Google Duplex is a proof-of-concept extension of the Google Assistant technology found on many Google and Android devices that, in a recent demo, almost perfectly imitated a human voice over the phone. While this technology is exciting, having an AI engine that can trick people over the phone into thinking that it’s a bona fide human has some troubling privacy and security implications. WatchGuard CTO Corey Nachreiner breaks down some of the security and privacy risks of Google Duplex in his latest column for GeekWire.
Corey’s largest concern is that an AI voice that can pass the Turing test could also have the ability to make automated phishing phone calls. Called “voice phishing” or “vishing” in the information security community, this tactic basically means tricking a person over the phone into giving you information you shouldn’t have (like a PIN number or login credentials). These attacks don’t really scale, since (until now) a hacker had to make each call in person. But an AI like Google Duplex that can convincingly imitate a human could make these attacks on a massive scale.
Furthermore, this technology theoretically allows an attacker to imitate someone’s voice, so that fake vishing calls could seem to come from a friend or boss. Here’s an excerpt from Corey’s article discussing that frightening possibility.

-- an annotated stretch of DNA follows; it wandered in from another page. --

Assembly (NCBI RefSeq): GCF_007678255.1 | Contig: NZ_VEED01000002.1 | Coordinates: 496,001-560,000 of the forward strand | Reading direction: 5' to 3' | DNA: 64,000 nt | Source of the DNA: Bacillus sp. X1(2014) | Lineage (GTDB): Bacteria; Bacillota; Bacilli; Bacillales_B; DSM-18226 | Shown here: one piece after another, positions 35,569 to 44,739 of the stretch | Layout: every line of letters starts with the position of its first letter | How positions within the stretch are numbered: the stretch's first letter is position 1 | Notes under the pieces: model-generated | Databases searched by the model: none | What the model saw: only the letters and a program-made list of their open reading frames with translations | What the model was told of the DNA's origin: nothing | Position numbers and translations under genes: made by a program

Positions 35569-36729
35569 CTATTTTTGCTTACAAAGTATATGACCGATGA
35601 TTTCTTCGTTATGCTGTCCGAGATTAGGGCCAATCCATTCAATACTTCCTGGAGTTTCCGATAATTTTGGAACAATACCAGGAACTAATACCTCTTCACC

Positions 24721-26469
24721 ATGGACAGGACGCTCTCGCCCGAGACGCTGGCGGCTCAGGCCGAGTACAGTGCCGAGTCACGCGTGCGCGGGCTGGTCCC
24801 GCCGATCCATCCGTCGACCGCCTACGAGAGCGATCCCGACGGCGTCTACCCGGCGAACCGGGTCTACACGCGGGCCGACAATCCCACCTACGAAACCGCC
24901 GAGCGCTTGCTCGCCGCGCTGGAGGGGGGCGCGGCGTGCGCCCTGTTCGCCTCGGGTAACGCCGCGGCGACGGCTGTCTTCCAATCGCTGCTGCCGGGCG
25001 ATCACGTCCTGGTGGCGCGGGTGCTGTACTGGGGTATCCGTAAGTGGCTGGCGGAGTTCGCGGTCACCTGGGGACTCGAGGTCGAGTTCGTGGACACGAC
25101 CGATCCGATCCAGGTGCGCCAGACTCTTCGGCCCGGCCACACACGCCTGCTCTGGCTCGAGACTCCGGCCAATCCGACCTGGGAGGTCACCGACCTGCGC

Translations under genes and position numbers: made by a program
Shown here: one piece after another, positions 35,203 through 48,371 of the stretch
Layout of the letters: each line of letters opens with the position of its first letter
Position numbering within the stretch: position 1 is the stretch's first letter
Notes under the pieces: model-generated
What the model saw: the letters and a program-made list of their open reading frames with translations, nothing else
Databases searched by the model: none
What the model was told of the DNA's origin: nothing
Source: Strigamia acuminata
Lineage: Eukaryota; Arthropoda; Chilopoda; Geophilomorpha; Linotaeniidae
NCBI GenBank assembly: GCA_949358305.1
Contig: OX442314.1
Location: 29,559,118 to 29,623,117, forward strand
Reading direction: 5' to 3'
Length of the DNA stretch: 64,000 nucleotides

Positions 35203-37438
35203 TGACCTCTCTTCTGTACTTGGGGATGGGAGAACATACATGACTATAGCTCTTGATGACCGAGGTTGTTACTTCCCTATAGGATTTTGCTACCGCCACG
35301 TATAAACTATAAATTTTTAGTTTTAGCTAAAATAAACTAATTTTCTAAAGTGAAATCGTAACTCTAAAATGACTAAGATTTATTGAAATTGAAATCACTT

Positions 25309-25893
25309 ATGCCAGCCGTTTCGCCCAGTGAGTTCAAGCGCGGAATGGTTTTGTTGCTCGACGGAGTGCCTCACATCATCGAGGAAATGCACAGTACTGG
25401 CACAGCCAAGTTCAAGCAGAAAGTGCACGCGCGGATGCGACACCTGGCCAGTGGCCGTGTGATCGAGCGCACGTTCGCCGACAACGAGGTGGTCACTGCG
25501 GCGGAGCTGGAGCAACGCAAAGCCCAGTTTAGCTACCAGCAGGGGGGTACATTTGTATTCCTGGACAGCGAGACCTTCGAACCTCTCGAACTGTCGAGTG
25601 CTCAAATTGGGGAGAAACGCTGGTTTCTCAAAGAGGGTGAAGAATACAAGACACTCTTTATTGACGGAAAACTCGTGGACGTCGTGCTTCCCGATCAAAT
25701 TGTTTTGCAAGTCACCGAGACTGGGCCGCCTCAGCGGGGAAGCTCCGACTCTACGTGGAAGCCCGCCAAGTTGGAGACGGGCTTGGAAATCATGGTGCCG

AI and machine learning are also allowing researchers to mimic our voices and images as well. In fact, last year a company called Lyrebird unveiled a voice imitation algorithm that could mimic a real person simply based on having a small audio snippet of their voice…Spear-phishing has become a huge threat. Often, sophisticated hackers learn a bit about you, and use that knowledge to design emails that you’re more likely to respond to. One example is crafting an email that appears to come from your boss. Now imagine a call that comes from your boss. It sounds like your boss, talks with his or her cadence, but is actually an AI assistant using a voice imitation algorithm. Such a call offers limitless malicious potential to bad actors.
Read the full article in GeekWire to learn what other elements of Google Duplex give Corey pause (and the safeguards that Google has in place to prevent abuse) and read more about phishing and spear phishing attacks on Secplicity.
So the question quickly becomes? “Where is the line in the sand?”.. The moment and time the duplex assistant forms an opinion and / or testifies against you, its too late…. Privacy is only as good as the dialogues you think are supposed to be held in confidence…. Oh, wait; did I just say that privately? Did someone just hear what I said?
Yep, that is what I thought…